The center position is going to change moving forward. It’ll be up to the coaching staff to decide who’s the best fit to center the second line. It could range anywhere from Chytil, Howden, Kakko or versatile forward Ryan Strome if he’s retained. Boo Nieves has proven he can center the fourth line. He deserves to be on the roster. Even if it’s shifting to wing.
Perhaps the hardest thing is whether Chris Kreider will still be a New York Ranger on October 3 when they host the Winnipeg Jets. The majority would love to keep him. But with a year remaining on a bargain salary of $4.625 million, he could be gone. If that’s what they decide, there goes the proven power forward and net front presence they have. That combination of size, strength and speed would vanish.
Understand that while Kreider has never hit 30 goals or 60 points, he’s a steady veteran presence who is a team leader on and off the ice. A player of his caliber is not easily replaced. It would be a bitter pill to swallow if he’s traded. Even if you’re the biggest optimist about the team, subtracting Kreider would be a big hit.
There’s no disputing the skill that Panarin, Kakko and Kravtsov will bring. The Rangers should be more exciting next season. However, any good team that’s as young as they are still needs physical guys to do the heavy lifting. They can’t be pushed around like in past years.
Lemieux is an agitating bottom six forward who’ll bring some of those unique qualities. It didn’t take long for fans to take to him. His scrap with Miles Wood was entertaining. He still has a lot to prove if he wants to fully gain Quinn’s trust.
You can have talent on the roster. But without hard working types like Jesper Fast, who also could be in his final year as a Blueshirt, you won’t get far.
For those who expect this roster to compete, don’t forget the weak left side on the blueline. Brady Skjei still must prove he can be more consistent in a top pair role. Having the more proven Trouba to play with should help significantly. It should be much better than all the partners he went through last year.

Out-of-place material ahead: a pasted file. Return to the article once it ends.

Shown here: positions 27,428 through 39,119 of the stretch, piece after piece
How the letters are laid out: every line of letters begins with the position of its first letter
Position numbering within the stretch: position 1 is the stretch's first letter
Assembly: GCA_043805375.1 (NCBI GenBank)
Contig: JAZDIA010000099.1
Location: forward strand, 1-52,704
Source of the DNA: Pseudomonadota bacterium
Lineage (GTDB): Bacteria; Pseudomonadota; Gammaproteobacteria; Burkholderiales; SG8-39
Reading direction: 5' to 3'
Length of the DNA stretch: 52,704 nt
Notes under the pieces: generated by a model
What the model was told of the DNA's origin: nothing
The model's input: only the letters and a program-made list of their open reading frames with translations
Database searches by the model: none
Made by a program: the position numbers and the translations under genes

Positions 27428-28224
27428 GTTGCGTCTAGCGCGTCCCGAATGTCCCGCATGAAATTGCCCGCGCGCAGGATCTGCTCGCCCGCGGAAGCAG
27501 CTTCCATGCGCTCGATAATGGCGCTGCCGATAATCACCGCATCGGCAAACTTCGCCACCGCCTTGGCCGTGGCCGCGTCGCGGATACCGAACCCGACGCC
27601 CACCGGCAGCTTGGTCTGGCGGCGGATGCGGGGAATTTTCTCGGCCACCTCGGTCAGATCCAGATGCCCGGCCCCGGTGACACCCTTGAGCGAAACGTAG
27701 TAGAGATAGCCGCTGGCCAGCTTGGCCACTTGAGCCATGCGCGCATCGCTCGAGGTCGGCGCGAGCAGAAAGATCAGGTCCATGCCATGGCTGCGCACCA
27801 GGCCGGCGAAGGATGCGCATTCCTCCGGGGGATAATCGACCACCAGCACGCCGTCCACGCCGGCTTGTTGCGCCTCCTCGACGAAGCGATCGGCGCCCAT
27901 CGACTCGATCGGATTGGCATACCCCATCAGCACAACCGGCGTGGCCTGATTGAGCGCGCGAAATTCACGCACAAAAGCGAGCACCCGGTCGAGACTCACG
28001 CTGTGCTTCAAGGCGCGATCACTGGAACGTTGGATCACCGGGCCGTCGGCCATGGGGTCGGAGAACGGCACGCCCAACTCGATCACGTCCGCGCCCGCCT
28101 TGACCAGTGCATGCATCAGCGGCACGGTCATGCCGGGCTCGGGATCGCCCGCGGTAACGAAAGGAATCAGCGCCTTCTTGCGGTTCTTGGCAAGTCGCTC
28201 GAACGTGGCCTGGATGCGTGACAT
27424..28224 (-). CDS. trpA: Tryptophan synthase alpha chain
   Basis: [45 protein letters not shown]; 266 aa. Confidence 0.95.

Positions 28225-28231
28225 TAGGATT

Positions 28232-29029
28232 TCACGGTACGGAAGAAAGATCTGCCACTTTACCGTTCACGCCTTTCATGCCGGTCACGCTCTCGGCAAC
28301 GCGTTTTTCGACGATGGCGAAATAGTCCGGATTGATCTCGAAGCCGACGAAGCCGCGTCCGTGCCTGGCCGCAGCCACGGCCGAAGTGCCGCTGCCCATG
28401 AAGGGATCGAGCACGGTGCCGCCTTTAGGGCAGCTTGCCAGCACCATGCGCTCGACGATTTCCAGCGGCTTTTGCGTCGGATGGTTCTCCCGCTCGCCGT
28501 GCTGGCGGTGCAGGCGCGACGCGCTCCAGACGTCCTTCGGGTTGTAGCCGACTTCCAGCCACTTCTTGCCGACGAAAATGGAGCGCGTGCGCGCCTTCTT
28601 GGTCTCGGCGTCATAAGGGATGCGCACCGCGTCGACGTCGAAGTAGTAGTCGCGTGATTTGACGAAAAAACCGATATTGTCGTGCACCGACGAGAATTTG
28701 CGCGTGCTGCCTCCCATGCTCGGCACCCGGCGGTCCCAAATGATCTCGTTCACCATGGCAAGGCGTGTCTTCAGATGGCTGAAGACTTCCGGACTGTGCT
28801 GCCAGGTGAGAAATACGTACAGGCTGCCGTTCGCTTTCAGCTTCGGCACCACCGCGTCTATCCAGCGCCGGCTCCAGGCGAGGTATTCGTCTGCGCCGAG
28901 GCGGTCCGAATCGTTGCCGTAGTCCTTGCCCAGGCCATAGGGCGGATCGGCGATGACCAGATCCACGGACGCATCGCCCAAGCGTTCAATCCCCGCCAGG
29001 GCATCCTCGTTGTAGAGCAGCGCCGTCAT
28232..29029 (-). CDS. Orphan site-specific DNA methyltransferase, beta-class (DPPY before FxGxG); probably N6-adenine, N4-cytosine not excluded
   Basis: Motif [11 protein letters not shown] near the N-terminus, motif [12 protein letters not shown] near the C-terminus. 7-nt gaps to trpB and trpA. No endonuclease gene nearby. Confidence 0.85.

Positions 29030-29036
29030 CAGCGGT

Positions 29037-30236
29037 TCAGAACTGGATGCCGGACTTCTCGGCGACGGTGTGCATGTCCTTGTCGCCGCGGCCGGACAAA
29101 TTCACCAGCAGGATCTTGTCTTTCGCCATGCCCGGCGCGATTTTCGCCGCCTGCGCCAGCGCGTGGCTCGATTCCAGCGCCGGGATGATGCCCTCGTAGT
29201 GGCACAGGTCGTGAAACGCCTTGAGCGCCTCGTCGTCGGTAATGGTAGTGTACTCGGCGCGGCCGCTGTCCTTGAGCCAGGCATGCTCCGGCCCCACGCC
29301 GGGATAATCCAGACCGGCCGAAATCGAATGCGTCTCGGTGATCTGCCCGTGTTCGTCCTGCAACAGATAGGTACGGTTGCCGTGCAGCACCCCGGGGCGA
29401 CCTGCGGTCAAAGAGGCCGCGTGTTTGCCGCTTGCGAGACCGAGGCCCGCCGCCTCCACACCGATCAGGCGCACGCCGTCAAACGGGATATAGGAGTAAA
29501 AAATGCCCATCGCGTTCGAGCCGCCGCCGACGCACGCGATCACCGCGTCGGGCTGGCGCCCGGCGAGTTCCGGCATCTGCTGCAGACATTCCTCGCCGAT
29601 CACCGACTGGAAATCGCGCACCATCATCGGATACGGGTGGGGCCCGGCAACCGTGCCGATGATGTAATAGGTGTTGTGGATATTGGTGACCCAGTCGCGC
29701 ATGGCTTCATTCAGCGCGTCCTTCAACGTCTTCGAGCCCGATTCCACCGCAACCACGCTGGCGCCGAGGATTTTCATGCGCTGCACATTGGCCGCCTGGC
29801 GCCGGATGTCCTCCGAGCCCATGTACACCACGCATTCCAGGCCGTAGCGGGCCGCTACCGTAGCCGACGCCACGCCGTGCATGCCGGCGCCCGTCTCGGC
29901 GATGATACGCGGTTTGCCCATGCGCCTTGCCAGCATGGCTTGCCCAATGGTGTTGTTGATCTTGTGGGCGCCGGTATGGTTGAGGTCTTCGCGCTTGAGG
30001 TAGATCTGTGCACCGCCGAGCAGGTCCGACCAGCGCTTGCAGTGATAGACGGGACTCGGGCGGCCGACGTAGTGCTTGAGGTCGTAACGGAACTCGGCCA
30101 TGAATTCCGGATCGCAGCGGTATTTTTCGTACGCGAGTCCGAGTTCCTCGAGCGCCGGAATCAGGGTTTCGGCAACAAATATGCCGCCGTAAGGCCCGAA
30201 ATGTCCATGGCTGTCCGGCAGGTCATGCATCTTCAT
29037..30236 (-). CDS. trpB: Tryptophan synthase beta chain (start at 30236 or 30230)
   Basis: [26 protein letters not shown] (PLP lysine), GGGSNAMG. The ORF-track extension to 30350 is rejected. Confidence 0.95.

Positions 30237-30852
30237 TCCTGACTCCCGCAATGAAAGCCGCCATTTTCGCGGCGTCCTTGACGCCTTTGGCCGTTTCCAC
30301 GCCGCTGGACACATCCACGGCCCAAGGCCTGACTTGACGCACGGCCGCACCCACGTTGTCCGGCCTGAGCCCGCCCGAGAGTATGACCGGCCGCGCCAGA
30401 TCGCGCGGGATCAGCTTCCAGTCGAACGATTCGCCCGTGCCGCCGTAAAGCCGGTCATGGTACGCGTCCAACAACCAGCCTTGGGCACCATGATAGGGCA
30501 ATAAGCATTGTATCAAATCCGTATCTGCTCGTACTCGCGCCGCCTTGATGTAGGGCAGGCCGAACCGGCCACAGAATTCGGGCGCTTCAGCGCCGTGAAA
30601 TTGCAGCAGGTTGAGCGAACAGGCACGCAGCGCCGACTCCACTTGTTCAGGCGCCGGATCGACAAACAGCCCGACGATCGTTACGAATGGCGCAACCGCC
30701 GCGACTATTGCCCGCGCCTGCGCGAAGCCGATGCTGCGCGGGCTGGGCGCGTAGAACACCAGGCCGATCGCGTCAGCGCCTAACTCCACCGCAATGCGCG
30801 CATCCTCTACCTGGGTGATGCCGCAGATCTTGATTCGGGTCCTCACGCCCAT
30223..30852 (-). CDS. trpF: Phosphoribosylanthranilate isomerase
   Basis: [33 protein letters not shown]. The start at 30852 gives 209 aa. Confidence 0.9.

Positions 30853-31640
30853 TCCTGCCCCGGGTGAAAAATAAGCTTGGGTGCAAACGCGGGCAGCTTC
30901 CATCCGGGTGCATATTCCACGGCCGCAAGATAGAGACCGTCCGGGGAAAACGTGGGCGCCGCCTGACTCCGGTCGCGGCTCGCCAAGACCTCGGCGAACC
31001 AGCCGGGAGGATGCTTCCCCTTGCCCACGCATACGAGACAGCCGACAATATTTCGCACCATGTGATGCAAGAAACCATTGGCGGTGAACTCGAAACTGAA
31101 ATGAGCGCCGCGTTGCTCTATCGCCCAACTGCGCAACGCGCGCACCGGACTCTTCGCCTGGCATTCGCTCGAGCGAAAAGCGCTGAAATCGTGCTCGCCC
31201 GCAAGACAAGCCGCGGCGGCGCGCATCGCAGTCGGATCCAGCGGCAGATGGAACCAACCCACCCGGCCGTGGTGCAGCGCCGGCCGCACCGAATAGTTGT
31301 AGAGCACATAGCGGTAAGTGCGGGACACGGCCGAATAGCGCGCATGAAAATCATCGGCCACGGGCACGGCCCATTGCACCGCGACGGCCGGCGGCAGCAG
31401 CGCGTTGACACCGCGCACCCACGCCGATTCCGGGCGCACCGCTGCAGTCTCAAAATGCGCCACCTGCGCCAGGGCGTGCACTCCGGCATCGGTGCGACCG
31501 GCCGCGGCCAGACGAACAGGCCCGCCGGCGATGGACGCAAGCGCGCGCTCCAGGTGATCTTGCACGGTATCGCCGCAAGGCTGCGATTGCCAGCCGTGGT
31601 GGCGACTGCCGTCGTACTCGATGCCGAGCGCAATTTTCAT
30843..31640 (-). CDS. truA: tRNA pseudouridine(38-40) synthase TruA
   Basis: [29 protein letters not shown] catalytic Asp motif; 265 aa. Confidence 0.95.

For now, Marc Staal remains the second best option behind Skjei. For all the critics, he worked well with DeAngelo. Unlike Kevin Shattenkirk, who continued to struggle in the second season of a four-year contract that could become expendable, Staal is stronger defensively and plays with an edge. Not the best skater, he makes up for it with snarl. In two years, he’ll be off the books.
The third pair could consist of a combination of Libor Hajek or Ryan Lindgren with either Shattenkirk or Fox. If Fox proves ready, keep Shattenkirk around for insurance. You never know. That would be a hard scenario on a good guy with character, who is close to the coach.
As for the goalie situation, it’s a good one. Henrik Lundqvist doesn’t have to carry the workload anymore. At 37, the franchise netminder should be managed well by the team. He should be right around 50 starts with Alexandar Georgiev backing up. Unless Russian import Igor Shesterkin proves ready right away and Georgiev takes a step back, a goalie tandem of Lundqvist/Georgiev isn’t bad.
It’ll be up to Lundqvist to perform with more consistency. Something that’s been a challenge in recent years. A man of incredible pride, he’ll want to erase the bitter taste of last season along with a disappointing World Championships.
Whatever they decide with the roster between now and October, it’ll be interesting to follow. There will be some tough decisions coming. A favorite player or two could be gone.